U.S. Trade Associations Urge President Not to Impose Tariffs on China
In a letter from 45 U.S. trade associations sent to President Trump Sunday, the associations urged the president to avoid imposing tariffs on China because they would negatively impact the U.S. economy and consumers, according to a Reuters report.
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According to a Bloomberg report, the president could announce new tariffs on China this week amounting to $60 billion in value, in response to what the U.S. perceives as intellectual property theft by China.
“We urge the administration not to impose tariffs and to work with the business community to find an effective, but measured, solution to Chinas protectionist trade policies and practices that protects American jobs and competitiveness,” the groups wrote in the letter, as quoted by Reuters.
The groups also stated the tariffs would be “particularly harmful.”
According to the report, the sweeping tariffs could take aim at a wide range of products, including consumer electronics, clothing and shoes from China.
Among the groups making the plea were the U.S. Chamber of Commerce, the National Retail Federation and the Information Technology Industry Council, according to the report.
Thomas J. Donohue, president and CEO of the Chamber of Commerce, issued a statement last week that was strongly against the imposition of tariffs.
“The administration is right to focus on the negative economic impact of China’s industrial policies and unfair trade practices, but the U.S. Chamber would strongly disagree with a decision to impose sweeping tariffs,” he said. “Simply put, tariffs are damaging taxes on American consumers. Tariffs of $30 billion a year would wipe out over a third of the savings American families received from the doubling of the standard deduction in tax reform. If the tariffs reach $60 billion, which has been rumored, the impact would be even more devastating.”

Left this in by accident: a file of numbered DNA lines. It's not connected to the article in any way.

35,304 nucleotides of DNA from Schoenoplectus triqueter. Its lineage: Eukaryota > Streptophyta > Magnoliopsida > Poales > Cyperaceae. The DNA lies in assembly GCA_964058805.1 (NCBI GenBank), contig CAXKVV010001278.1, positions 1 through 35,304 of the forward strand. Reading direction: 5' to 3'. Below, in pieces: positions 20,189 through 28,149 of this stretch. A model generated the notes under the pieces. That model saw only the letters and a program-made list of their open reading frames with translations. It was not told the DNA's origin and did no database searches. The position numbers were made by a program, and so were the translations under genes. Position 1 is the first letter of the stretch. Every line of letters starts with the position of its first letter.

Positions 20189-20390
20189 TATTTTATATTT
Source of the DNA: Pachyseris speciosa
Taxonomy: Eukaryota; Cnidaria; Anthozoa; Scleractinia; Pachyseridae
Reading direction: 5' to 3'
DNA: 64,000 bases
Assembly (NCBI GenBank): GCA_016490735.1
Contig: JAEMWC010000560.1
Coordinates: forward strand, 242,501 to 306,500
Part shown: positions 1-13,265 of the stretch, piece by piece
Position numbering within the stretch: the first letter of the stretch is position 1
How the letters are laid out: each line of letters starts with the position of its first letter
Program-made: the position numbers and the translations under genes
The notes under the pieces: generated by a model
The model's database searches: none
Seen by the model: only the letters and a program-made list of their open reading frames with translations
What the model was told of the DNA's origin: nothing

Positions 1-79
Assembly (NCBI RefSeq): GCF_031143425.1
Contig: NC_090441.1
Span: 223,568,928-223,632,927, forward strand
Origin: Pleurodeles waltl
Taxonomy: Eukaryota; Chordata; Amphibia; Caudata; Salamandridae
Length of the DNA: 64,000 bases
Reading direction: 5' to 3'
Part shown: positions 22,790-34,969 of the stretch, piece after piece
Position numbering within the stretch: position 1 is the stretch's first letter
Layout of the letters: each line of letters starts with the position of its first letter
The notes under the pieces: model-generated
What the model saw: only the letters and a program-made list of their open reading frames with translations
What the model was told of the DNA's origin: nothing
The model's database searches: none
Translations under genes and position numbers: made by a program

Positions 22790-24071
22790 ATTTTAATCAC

Last August, the Office of the U.S. Trade Representative (USTR) announced the launch of a Section 301 investigation of China.
“The investigation will seek to determine whether acts, policies, and practices of the Government of China related to technology transfer, intellectual property, and innovation are unreasonable or discriminatory and burden or restrict U.S. commerce,” a USTR announcement said in August.
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The president earlier this year hinted at levying penalties of some form against China vis-a-vis ongoing intellectual property theft complaints. Trump told Reuters in January that he was considering a big “fine” for China.
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